Unwelcome though Wolves’ second FA Cup meeting with Doncaster initially appeared to be, it can be seen as a good omen.
Some of the club’s most exciting FA Cup journeys have been laden with replays, a few of them heavily so.
When they opened their run with a 2-2 away draw (sound familiar?) in January, 1960, they went on to lift the Cup four months later.
Newcastle, the competition’s team of the 50s, were their first opponents then as Wolves had to replay for the first time in almost a decade.
In 1964-65, a roller-coaster ride to the sixth round contained no fewer than eight matches as the side taken on by Andy Beattie required two stabs to beat Portsmouth and Rotherham and three to defeat Aston Villa.
The 1967 replay KO at Everton was the last time Wolves played in front of a 60,000-plus attendance in the competition while there was also a collectors’-item touch to their eclipse at Leeds in 1974 – the re-match at Elland Road was played on a Wednesday afternoon because of power cuts which precluded the use of floodlights.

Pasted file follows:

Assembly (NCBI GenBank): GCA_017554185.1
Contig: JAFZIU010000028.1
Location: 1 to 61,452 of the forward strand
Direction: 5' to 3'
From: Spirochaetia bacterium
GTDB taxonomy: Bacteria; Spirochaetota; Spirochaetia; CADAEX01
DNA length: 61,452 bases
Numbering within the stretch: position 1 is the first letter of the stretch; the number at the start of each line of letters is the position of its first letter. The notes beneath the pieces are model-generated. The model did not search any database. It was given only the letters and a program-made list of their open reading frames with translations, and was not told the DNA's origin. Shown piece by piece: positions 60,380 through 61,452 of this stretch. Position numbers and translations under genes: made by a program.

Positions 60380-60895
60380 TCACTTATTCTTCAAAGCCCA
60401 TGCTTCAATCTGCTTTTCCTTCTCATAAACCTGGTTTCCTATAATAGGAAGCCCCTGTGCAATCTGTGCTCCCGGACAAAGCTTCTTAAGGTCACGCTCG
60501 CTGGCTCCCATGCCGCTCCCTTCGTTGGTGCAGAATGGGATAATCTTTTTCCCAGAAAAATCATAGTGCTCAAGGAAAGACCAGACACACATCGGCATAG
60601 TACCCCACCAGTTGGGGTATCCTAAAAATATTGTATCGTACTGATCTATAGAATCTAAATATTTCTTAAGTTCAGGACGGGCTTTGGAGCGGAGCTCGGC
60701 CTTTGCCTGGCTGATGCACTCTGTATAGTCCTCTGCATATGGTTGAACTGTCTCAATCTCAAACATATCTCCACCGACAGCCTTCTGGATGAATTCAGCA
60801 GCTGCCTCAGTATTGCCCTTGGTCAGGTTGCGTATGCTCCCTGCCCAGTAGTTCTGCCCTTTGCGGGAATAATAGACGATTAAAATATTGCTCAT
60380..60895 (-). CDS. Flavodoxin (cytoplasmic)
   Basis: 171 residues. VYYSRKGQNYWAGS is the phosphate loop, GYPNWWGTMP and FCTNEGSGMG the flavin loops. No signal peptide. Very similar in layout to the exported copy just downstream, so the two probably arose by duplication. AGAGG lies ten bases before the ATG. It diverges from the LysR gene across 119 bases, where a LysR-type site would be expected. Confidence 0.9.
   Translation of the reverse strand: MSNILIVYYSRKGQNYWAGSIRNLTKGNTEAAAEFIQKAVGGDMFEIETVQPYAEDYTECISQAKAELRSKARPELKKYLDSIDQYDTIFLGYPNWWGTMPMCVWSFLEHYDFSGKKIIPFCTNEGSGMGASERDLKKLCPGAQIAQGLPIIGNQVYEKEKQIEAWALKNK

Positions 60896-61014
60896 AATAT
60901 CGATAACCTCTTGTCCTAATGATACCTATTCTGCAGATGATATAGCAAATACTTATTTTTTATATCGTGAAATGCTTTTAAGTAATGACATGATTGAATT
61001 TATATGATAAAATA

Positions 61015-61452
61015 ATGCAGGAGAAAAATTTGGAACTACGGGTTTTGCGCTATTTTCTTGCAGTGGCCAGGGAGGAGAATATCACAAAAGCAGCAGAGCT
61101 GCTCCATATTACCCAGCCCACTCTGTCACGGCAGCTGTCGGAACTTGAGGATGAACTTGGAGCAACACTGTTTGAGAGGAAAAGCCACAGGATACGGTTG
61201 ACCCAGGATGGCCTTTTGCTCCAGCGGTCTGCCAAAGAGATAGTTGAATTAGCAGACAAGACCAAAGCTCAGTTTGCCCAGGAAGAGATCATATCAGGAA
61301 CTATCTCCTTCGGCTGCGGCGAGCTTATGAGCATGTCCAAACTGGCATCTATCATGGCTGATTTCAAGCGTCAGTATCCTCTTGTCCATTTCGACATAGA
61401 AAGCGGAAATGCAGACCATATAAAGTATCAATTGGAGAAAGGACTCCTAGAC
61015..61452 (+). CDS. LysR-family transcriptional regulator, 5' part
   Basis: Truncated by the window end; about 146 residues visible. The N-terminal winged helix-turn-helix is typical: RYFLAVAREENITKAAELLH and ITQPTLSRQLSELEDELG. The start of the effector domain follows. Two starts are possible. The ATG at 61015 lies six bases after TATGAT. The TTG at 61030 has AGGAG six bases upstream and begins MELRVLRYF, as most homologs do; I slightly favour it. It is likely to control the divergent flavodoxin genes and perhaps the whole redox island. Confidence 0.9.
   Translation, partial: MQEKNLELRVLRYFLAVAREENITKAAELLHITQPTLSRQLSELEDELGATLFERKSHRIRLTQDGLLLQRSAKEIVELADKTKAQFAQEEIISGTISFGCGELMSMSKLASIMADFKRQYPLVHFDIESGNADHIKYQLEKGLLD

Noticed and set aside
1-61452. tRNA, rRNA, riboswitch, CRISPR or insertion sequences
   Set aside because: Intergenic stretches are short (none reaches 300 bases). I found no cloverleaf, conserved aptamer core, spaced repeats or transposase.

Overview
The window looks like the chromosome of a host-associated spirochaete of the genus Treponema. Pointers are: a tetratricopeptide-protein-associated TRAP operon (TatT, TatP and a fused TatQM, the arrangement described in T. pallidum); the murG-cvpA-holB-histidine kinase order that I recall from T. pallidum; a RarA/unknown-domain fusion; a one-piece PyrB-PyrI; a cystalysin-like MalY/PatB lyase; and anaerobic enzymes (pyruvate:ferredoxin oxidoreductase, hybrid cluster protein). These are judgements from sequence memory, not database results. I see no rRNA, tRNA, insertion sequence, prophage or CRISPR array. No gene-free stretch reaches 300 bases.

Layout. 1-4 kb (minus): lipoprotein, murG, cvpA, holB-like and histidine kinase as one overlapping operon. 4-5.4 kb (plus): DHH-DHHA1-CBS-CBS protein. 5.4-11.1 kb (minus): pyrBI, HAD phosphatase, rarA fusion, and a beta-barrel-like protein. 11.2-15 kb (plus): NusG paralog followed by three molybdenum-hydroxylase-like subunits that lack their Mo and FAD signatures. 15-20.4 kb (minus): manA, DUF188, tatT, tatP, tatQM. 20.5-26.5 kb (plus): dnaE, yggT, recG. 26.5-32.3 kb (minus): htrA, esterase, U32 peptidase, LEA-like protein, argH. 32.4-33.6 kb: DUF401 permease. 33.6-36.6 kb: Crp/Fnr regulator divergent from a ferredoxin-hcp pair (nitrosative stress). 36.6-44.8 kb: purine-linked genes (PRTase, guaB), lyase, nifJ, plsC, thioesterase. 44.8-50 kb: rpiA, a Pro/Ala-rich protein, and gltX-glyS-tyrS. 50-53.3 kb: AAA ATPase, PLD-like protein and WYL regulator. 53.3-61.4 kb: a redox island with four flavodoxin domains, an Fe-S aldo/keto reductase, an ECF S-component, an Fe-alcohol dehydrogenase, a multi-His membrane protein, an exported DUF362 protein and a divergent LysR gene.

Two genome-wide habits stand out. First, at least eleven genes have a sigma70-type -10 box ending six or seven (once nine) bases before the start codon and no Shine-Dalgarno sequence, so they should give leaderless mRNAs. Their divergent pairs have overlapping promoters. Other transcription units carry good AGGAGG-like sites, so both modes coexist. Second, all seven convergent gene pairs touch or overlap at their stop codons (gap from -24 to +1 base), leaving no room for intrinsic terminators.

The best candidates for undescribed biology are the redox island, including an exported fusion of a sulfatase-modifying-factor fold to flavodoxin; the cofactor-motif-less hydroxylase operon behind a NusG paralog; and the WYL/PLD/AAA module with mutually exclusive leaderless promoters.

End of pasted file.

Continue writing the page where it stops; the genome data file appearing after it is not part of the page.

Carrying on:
Wolves ousted Ipswich in home replays in both 1976 and 1977, on the first occasion going out two rounds later in a second clash with Manchester United, and went to the semi-final in 1978-79 after overcoming Newcastle and Shrewsbury at the second attempt.
And, in 1980-81, they needed two games to account for Stoke, Watford and Middlesbrough before Tottenham did for them in the semi-final at Highbury following a draw at Hillsborough.
On another journey to the last four, Wolves prevailed in home replays against Charlton and Wimbledon in 1997-98 while the unforgettable shoot-out drama against Sheffield Wednesday in 1994-95 and wins at Ipswich and at home to Birmingham are other fondly remembered prolonged ties from that decade.
Having extra bites at the cherry in the Cup hasn’t always been good for the club, though.
Coventry (in a third meeting) and Huddersfield defeated them in the 1980s and, as for Chorley, we just won’t go there…..